Comments Off on 5 Things Guaranteed to P*ss Off Your Massage Therapist
Everyone who’s ever worked with the public knows that people are not always on their best behavior. Heck, everyone who’s ever worked with anyone knows this. Every job and every profession has it’s own “fun” examples that happen with entirely too high a frequency. Here are a few from the massage profession.
What Did I Do?!?
There are some things that most clients never do, indeed would never dream of doing. Those who do them, however, are often repeat offenders. They may repeat the same transgression over and over or they may try their hand at each of them in turn. The more often someone does these, the less we like them. Please, I implore you, don’t do these things. We want to continue liking you.
Canceling your appointment when you’re already late. Cancelation happens BEFORE your appointment time. Once you’re already late, you’re merely confirming your status as a no-show. We really hate no-shows; they mean we don’t get paid and another client didn’t have the opportunity to book that appointment time. We can’t even use our cancellation list to try to fill the appointment because even with a teleporter no one could get here on time to do a full session on. *Emergencies like being in a crash on your way to your appointment are obvious exceptions, and when that happens we aren’t angry, we just hope you’re OK.
Scheduling a standing appointment and then rescheduling or canceling on a regular basis. The point of a standing appointment is to guarantee that you get the day and time that works best for you at the frequency you want or need, like every Tuesday at 3. It also prevents anyone else from booking that time, because it’s reserved for you alone ad infinitum in the scheduling software. So when you cancel or reschedule we have to scramble to try to fill that time because it wasn’t on our weekly open appointment notice. Obviously things happen last minute, you’re going to take vacation, and emergencies arise; we understand that. But when it happens repeatedly it’s time to think about ditching the standing appointment and simply scheduling your next appointment while your checking out.
Arriving late carrying a steaming hot Starbucks and claiming that you’re late because traffic was horrible. We weren’t born yesterday, you know. If we can see steam rising from the small sip hole in the lid, you didn’t grab this off your desk as you were leaving your office to come see us. This shows an utter lack of respect on your part for our time. But don’t expect your lack of respect to get you anywhere, because we’ll still end your session at it’s original time. We need to stay on schedule and we won’t keep the next client waiting because you stopped for coffee on the way to your appointment. I, for one, will be much more likely to forgive you (once) if you also bring me a steaming hot chai, but I’ll still end your appointment on time.
Repeatedly asking us to work outside of our stated office hours. While you might wear some therapists down until they finally acquiesce, the rest of us will stop booking appointments with you because of your disrespect and rudeness. Yes. It’s rude to do this. (Do you do this with other healthcare providers, like OT, PT, Chiropractor, etc? Probably not.) While we probably won’t say “You’re fired” if you do this once or twice, the more often you ask the more likely we are to tell you that we don’t think we’re the best therapist for you because our office hours obviously don’t match your scheduling needs. Business hours are set for very specific reasons. For instance, I’ve been a night owl all my life and even when I had a job that started at 7am I was unable to reset my body clock, no matter what I did. Now that I set my own hours, I don’t generally see clients before 11am because I don’t give my best massage in the early morning. If 8am is the only time you are ever available to get massage, I’m really not the right therapist for you, even if your issues fall within one of my specialties.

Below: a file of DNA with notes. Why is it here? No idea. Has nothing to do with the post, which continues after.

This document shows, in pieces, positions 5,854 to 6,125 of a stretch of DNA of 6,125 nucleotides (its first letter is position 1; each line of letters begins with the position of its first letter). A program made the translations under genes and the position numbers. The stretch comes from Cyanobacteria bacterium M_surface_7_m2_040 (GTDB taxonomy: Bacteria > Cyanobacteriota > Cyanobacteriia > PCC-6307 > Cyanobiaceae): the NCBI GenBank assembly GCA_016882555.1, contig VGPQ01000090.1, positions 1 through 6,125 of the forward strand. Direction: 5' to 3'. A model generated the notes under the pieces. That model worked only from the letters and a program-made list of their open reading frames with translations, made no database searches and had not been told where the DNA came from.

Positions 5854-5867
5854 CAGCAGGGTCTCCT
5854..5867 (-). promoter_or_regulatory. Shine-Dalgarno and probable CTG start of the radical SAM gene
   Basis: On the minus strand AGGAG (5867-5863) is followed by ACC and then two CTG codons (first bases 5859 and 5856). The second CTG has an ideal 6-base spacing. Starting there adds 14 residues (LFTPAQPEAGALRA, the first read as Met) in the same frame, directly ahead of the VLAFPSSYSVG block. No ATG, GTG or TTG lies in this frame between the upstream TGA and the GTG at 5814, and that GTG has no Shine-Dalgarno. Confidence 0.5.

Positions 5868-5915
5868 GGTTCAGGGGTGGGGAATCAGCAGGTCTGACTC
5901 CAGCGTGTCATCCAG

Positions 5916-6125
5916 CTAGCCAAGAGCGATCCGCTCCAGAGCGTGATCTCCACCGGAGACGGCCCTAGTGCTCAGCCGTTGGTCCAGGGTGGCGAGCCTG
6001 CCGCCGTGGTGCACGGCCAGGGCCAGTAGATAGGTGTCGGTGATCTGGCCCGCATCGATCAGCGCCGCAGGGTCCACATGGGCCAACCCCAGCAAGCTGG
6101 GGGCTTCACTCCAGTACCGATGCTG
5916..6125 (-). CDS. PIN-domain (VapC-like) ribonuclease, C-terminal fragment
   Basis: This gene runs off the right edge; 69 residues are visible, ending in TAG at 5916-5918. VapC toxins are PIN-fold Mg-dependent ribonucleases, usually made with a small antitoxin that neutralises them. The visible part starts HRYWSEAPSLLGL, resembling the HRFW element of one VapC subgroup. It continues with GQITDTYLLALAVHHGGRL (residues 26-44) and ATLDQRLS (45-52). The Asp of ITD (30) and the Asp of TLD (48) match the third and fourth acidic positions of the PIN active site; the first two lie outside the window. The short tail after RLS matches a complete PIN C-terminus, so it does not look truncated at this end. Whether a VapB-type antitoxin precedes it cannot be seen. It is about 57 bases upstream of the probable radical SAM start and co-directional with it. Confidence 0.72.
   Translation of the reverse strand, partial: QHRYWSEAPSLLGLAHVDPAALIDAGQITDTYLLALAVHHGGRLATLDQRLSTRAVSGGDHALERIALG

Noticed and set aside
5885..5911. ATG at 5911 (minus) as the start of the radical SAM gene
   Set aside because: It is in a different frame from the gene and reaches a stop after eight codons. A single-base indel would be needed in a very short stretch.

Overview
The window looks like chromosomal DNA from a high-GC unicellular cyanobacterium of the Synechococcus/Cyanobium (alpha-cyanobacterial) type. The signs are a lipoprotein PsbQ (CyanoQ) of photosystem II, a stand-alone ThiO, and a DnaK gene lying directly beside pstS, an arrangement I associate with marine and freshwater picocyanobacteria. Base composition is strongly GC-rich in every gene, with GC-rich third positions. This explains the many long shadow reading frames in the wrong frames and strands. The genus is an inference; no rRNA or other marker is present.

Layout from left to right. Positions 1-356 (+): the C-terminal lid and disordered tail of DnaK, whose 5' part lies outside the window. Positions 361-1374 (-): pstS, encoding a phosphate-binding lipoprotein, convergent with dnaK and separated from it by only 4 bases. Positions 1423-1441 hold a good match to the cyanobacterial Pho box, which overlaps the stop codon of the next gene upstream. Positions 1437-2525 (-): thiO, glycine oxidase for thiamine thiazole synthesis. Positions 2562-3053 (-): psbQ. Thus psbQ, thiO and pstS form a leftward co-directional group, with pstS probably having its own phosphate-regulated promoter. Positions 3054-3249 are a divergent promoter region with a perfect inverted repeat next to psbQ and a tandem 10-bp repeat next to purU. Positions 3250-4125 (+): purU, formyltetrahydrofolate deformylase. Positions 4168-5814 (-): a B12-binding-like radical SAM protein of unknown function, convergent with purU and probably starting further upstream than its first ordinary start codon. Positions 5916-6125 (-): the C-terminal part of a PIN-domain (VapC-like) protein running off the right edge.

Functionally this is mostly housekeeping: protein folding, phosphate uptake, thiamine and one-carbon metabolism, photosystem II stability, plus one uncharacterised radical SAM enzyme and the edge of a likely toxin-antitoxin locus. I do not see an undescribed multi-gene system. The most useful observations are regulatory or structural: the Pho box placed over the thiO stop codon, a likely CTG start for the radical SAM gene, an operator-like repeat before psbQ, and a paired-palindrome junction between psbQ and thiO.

Asking for discounts that don’t exist. Some massage therapists don’t offer any discounts and some offer lots of opportunities to get discounted services. It’s OK to ask if they offer any kinds of discounts, but if they say no it’s rude to ask for one. If your therapist does offer discounts, those discounts are well thought out and have a purpose. They may offer a first-time client discount, a “sorry for the inconvenience” discount (e.g. if there’s road or building construction going on), an incentive discount to employees of a business as part of a wellness program, or various other discounts designed to attract new clients to their practice. They may also offer a discount if you purchase several sessions at a time, usually called a package or series. The bottom line is this: Go ahead and ask IF or what types of discounts might be available and how to take advantage of them, and then let it go. If you wouldn’t ask another business to give you a discount on their product or service because you’re running low on cash at the moment or because “it’s soooooo expensive”, don’t ask us.
Alright, I think that’s enough to be getting on with. This isn’t intended to be an all-inclusive list, it’s just 5 of the most common things that people do that really p*ss us off.
What do you think? Are we overly sensitive or too easily annoyed? Are we too strict? I’d like to hear your thoughts in the comments below.
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